Every patient needs a personal approach. I believe that the Dallas concept is not found in just one more meeting. It is the beginning of a new philosophy in rhinoplasty, and to deny its principles is swimming against the tide. As a surgeon, one can never know enough and has to spend the rest of one’s life learning. Do not forget that the harder the work, the happier its results will make you.

Gal M. Dini, Ph.D.

Luciana G. Albuquerque

Lydia M. Ferreira, Ph.D.

Universidade Federal de São Paulo

Escola Paulista de Medicina

São Paulo, Brazil

REFERENCES

1. Rohrich RJ, Adams WP, Gunter JP. Dallas Rhinoplasty: Nasal Surgery by the Master. St. Louis: Quality Medical Publishing; 2007.
2. Rohrich RJ, Gunter JP, Deuber MA, Adams WP Jr. The deviated nose: Optimizing results using a simplified classification and algorithmic approach. Plast Reconstr Surg. 2002;110:1509–1523.
3. Rohrich DR, Muzaffar AR. In search of the ideal nose. Plast Reconstr Surg. 2000;105:2568–2569.
4. Dini GM, Ferreira LM. Rhinoplasty and PubMed. Plast Reconstr Surg. 2006;118:289.
5. Dini GM, Ferreira LM. Nose elongation. Plast Reconstr Surg. 2006;118:289–290.

Section Description

GUIDELINES

Viewpoints, pertaining to issues of general interest, are welcome, even if they are not related to items previously published. Viewpoints may present unique techniques, brief technology updates, technical notes, and so on. Viewpoints will be published on a space-available basis because they are typically less timesensitive than Letters and other types of articles. Please note the following criteria:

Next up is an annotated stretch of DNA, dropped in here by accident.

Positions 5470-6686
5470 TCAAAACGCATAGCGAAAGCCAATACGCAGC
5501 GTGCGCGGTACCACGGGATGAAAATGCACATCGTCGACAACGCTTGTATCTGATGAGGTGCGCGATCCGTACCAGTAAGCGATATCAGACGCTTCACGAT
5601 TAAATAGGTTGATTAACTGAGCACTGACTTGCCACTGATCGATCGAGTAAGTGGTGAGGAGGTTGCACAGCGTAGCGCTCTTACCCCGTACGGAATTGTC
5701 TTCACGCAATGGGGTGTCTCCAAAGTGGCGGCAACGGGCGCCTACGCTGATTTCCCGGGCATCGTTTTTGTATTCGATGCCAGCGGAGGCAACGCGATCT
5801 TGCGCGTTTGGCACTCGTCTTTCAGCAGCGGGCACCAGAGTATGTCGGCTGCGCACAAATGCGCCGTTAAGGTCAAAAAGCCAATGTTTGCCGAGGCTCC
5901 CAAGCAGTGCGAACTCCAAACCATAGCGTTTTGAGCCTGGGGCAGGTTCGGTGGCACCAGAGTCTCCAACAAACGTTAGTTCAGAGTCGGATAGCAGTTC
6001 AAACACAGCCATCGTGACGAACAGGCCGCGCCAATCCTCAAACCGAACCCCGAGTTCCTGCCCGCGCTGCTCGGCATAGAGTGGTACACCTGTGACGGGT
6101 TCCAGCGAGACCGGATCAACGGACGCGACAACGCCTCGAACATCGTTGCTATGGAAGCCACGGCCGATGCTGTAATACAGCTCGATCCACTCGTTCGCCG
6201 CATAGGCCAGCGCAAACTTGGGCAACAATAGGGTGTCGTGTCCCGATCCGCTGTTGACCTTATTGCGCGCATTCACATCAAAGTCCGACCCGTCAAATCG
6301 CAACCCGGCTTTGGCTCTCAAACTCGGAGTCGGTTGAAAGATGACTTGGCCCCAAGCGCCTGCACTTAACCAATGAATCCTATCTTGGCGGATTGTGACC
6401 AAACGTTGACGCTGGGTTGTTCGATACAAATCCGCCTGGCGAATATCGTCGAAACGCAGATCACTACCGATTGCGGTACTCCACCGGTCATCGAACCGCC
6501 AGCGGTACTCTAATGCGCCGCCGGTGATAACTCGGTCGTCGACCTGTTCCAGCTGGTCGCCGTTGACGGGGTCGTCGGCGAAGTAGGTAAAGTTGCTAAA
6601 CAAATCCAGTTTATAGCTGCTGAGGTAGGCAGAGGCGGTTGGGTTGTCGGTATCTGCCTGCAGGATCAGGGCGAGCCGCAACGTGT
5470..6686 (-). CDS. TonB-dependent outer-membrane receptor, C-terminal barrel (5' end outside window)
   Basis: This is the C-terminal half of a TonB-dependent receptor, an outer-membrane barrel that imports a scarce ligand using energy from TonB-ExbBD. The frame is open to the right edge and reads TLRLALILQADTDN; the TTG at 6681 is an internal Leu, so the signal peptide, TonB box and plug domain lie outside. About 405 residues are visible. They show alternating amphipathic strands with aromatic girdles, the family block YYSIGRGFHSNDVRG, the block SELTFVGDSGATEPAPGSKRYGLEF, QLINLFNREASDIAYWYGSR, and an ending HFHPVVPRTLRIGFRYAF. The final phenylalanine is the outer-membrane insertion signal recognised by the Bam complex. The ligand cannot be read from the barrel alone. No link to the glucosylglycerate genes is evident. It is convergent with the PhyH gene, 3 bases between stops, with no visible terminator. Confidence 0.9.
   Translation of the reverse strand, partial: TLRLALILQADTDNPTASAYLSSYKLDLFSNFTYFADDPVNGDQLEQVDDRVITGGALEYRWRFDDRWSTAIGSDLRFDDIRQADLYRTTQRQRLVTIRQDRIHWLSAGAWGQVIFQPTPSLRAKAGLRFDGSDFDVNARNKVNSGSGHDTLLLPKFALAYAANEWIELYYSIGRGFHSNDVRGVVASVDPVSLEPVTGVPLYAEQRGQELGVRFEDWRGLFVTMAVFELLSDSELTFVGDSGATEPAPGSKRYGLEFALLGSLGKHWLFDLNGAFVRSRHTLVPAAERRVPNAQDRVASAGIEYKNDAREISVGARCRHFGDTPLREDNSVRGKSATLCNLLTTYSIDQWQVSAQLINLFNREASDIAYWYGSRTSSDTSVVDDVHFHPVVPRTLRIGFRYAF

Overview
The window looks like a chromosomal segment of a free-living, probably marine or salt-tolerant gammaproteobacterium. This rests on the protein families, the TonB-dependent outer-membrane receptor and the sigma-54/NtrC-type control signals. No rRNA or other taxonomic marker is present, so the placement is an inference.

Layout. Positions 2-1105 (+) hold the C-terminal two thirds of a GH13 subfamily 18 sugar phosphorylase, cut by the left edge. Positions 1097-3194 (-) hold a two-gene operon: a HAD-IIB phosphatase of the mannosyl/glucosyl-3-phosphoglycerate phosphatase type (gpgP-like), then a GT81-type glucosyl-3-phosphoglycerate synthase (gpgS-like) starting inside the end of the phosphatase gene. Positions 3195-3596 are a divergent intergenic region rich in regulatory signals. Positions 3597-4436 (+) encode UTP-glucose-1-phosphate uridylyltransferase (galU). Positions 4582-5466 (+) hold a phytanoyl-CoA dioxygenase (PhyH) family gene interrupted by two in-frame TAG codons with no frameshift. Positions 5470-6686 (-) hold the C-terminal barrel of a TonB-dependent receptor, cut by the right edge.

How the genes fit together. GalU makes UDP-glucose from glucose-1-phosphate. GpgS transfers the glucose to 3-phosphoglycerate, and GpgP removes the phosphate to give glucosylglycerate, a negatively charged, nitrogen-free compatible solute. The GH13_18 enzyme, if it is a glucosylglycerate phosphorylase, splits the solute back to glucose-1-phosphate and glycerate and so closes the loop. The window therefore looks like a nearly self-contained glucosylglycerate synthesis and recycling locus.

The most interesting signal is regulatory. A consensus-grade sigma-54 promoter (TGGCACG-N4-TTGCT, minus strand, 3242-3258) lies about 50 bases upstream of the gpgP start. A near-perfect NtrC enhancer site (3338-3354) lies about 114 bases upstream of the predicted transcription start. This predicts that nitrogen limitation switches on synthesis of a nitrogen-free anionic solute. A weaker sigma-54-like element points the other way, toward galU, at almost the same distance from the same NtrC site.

Authors will be listed in the order in which they appear in the submission. Viewpoints should be submitted electronically via PRS’ enkwell, at www.editorialmanager.com/prs/. We strongly encourage authors to submit figures in color.

We reserve the right to edit Viewpoints to meet requirements of space and format. Any financial interests relevant to the content must be disclosed. Submission of a Viewpoint constitutes permission for the American Society of Plastic Surgeons and its licensees and assignees to publish it in the Journal and in any other form or medium.

The views, opinions, and conclusions expressed in the Viewpoints represent the personal opinions of the individual writers and not those of the publisher, the Editorial Board, or the sponsors of the Journal. Any stated views, opinions, and conclusions do not reflect the policy of any of the sponsoring organizations or of the institutions with which the writer is affiliated, and the publisher, the Editorial Board, and the sponsoring organizations assume no responsibility for the content of such correspondence.

©2009American Society of Plastic Surgeons